The FroliCat BOLT Automatic Laser Light Review

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There aren’t many things more amusing than watching a kitten chase a laser pointer’s dot. Kittties are playful and energetic to begin with, but giving them an impossible to catch “mouse” creates a game which never seems to tire them.

My cat Avah is two years old, and while she no longer has quite the playful moves she used to impress me with, she still shows moments of friskiness when a moth gets in the house or a string is dangling. We’ve played the laser pointer game before with comedic results, so I figured that she would be the perfect test subject for the FroliCat BOLT, an automatic laser light cat toy. FroliCat was kind enough to send me a review unit; Avah was kind enough to get off her cushion and play along…

The BOLT resembles a shiny plastic bowling pin with an oddly round head; it is composed of smooth white plastic, and it measures about 8.5″ tall x 2.5″ at its base.


The BOLT’s body is made so that it can be held comfortably in hand if you want to use it while manually making patterns on the floor or wall. The base is large and stable so that it can be placed on the floor, a table top, or any other flat surface for random generation of laser patterns when in automatic mode.

The laser is located in the upper portion of the BOLT’s body; when turned on, the laser beam is projected straight up and into the mirror, then out of the head’s opening.


The laser is on a disk that turns, stops, ziggs and zags, creating all sorts of crazy patterns for cats (or dogs!) to chase.


On the back of the BOLT’s head, there is a slider to aim the mirror up or down; this allows beam adjustment.


The button on it’s base turns the BOLT on or off, and it also activates manual or automatic mode.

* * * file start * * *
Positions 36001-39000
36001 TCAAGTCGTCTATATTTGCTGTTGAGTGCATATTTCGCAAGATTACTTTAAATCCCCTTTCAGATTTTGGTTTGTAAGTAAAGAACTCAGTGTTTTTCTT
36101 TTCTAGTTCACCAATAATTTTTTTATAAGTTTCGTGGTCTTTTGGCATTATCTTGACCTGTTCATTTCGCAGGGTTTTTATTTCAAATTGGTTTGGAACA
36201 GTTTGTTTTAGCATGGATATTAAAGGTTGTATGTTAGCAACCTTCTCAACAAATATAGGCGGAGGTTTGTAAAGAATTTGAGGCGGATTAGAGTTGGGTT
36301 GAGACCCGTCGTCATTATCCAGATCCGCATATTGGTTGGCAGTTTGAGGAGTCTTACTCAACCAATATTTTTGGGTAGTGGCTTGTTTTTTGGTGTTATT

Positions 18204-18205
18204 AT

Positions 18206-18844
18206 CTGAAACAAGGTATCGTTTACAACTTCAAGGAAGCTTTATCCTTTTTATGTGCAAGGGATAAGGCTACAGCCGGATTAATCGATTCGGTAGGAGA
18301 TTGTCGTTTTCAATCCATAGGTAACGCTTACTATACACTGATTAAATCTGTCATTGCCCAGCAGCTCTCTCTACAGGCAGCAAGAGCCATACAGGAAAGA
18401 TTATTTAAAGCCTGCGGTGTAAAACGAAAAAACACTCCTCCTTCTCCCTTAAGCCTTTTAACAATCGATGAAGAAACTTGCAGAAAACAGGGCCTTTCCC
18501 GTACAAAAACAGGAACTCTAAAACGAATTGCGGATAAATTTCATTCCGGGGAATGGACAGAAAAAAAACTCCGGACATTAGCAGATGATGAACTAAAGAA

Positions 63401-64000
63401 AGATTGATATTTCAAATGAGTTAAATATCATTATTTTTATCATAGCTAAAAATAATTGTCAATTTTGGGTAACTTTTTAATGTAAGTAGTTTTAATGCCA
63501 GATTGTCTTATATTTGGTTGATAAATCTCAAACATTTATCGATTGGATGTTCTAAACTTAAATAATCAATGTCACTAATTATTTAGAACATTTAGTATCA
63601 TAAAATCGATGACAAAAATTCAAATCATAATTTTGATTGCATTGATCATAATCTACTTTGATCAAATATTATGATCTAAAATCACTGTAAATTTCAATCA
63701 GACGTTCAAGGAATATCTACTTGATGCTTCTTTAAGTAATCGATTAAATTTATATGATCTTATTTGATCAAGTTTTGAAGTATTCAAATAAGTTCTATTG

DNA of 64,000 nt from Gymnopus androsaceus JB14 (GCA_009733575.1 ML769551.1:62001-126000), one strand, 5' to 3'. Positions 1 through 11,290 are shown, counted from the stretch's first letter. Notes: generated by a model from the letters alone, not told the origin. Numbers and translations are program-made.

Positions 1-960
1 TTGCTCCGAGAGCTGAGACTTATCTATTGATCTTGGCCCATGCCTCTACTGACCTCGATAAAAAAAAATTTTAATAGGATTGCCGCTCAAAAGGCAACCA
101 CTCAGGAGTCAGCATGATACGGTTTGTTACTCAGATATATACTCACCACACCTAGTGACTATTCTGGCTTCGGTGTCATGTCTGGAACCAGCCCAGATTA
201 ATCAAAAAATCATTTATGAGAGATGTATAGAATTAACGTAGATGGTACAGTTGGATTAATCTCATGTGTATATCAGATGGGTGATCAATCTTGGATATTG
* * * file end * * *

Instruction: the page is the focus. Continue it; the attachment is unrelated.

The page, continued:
Automatic Mode

* Press on/off button to turn on
* Set on safe, flat surface such as table or floor, or hold in hand
* BOLT will automatically turn off after 15 minutes
* Press on/off button to turn off before 15 minutes

Manual Mode

* Press on/off button to turn on
* Press on/off button and hold for 3 seconds
* Hold in your hand & aim BOLT wherever you like to create your own laser patterns
* BOLT will automatically turn off after 15 minutes
* Press on/off button to turn off before 15 minutes


The BOLT takes four AA batteries…


…when inserted they help add weight and stability to the base.


When the BOLT is in place and turned on, a red laser beam starts frolicking on whatever surface is first touched. Once your cat notices it, the game is on!


Ok…that’s the hardware. Now, watch the BOLT in action!

Avah lives a rather sedentary lifestyle, and I really appreciate that the BOLT can serve as a workout device to help get her into shape. The only caution is that as with any laser, it is very important to make sure that the beam is never shined directly into the pet’s eyes. For that reason, you should never allow small children to play with the BOLT, nor should you allow a pet to play with it unsupervised. But with supervision, get ready to watch your pet act the fool…

The FroliCat BOLT is available directly from the manufacturer.

MSRP: $19.95

What I Like: You can use it to play one-on-one with your cat, or you can set it up keep your cat occupied without you; great exercise for fat kitties; 15 minute timer means you don’t have to worry about shutting it off when it’s in automatic mode; can be adjusted to work on floor, from table, or in hand

What Needs Improvement: Not that there is really a way to improve this, but adult supervision is always necessary pets are playing with the BOLT; young children should not be allowed to play with it, either